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BC Studies no. 211 Autumn 2021

Product Image of: BC Studies no. 211 Autumn 2021

BC Studies no. 211 Autumn 2021

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In This Issue

Digital Stories

Research Notes

Digital Stories

Case Comments

Contributors

Zhongping Chen is professor of Chinese history at the University of Victoria. He has research interests in environmental and socioeconomic history of China during the Little Ice Age (1400–1900), sociopolitical history of late Qing and early Republican China, and the history of the global Chinese diaspora. His publications include dozens of journal articles and four books in Chinese and English, one of which is the monograph Modern China’s Network Revolution: Chambers of Commerce and Sociopolitical Change in the Early Twentieth Century (Stanford, CA: Stanford University Press, 2011). In addition to a forthcoming book, “From Reform to Revolution in the Transpacific Chinese Diaspora, 1898–1918,” he is working on a new book project, “The Rise and Reform of the Transpacific Chinese Diaspora, 1788–1898.” He has also started a five-year research project (2021–2026), “Human-Environment Interactions and Rural China’s Transition during the Little Ice Age, 1400–1900,” which is funded by the Social Sciences and Humanities Research Council of Canada.

Erin A. Hogg is a recent doctoral graduate from the department of archaeology at Simon Fraser University. Her doctoral dissertation examines the role of archaeological data as evidence in Aboriginal rights and title litigation in Canada.

Robert G. McCandless practised as a professional geoscientist until retirement in 2009, after twenty-eight years with Environment Canada in Whitehorse, Ottawa, and Vancouver. Previously he worked in oil and gas exploration and mining. While living in Yukon, he wrote Yukon Wildlife: A Social History (University of Alberta Press, 1985). With government he worked on pollution prevention in the mining sector, and also advised on Aboriginal affairs, including treaty negotiations. After retirement he published on natural resource and history topics, including BC offshore petroleum exploration (BC Studies no. 178, Summer 2013); and Britannia Mine pollution (BC Studies no. 188, Winter 2015/16). He lives in Delta, BC.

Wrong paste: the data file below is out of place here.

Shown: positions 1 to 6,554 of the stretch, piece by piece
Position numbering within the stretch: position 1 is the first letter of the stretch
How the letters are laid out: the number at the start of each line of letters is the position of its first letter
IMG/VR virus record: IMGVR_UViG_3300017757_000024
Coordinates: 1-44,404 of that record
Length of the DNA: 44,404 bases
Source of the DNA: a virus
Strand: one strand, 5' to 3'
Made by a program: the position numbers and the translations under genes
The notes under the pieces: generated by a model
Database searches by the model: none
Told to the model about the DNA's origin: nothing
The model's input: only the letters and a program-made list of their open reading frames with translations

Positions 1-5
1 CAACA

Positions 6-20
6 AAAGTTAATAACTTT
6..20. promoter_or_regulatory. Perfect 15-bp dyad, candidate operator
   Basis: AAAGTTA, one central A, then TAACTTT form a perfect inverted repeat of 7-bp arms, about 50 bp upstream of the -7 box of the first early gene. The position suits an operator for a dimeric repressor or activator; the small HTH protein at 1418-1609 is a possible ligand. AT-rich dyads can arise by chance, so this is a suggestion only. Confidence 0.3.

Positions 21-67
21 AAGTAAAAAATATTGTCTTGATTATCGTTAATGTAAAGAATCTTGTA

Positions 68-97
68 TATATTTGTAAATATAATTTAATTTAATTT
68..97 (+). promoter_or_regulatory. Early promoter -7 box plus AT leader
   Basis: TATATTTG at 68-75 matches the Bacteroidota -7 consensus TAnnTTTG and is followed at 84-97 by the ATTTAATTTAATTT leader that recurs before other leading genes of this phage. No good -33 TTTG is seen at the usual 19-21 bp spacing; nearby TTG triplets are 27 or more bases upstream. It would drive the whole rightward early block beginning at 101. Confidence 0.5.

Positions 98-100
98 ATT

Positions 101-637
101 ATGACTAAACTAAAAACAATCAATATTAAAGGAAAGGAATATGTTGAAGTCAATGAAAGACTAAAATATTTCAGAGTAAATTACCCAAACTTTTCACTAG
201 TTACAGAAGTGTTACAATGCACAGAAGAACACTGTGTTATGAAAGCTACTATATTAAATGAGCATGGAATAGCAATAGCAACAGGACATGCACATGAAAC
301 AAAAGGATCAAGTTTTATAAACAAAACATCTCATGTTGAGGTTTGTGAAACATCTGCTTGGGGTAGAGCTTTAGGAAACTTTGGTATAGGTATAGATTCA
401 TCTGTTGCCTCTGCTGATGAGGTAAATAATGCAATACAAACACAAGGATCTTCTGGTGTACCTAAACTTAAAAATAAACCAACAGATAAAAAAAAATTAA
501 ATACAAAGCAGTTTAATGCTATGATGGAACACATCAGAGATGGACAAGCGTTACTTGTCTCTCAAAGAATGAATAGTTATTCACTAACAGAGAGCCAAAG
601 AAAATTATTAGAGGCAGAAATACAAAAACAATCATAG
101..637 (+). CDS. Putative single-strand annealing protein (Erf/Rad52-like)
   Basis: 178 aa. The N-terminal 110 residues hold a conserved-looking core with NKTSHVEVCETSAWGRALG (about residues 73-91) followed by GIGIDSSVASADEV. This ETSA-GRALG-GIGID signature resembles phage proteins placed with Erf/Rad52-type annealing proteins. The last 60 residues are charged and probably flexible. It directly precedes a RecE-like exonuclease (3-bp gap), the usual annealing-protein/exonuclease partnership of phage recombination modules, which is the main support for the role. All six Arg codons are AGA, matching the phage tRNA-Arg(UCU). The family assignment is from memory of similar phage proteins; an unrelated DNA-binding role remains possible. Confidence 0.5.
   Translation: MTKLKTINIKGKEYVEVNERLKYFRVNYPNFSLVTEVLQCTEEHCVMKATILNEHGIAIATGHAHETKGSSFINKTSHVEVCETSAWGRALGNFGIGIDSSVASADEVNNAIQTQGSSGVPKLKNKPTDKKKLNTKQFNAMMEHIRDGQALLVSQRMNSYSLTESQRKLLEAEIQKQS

Bruce McIvor is a partner at First Peoples Law LLP. His work includes both litigation and negotiation on behalf of Indigenous Peoples. Bruce is recognized nationally and internationally as a leading practitioner of Aboriginal law in Canada. His collection of essays entitled Standoff: Why Reconciliation Fails Indigenous People and How to Fix It will be published in the fall of 2021 by Harbour Publishing. Bruce is a member of the Manitoba Métis Federation.

Sally Mennills chairs the history department at Douglas College. She has a PhD in women’s and gender studies from UBC, an MA in Canadian studies from Trent University, and a BA in history and Canadian studies from SFU. She is broadly interested in women’s health history and specializes in twentieth-century childbirth.

John R. Welch is a professor, jointly appointed in the Department of Archaeology and the School of Resource and Environmental Man-agement at Simon Fraser University. Welch also serves as an expert witness and directs Archaeology Southwest’s Landscape and Site Pro-tection Program. Welch maintains career commitments to collaborations with Indigenous nations on projects at the interface of Indigenous sov-ereignty – rights and responsibilities derived from authority over people and territory – and stewardship – sustainable and broadly beneficial uses of sociocultural and biophysical inheritances. John Welch is a founding member of the board for the Fort Apache Heritage Foundation. He publishes primarily on Apache history and applied archaeology.

Nicole Yakashiro is a PhD student in the Department of History at the University of British Columbia. Her research explores how non-Indigenous people of colour have been situated within the property and labour structures of settler colonialism in Canada during the twentieth century.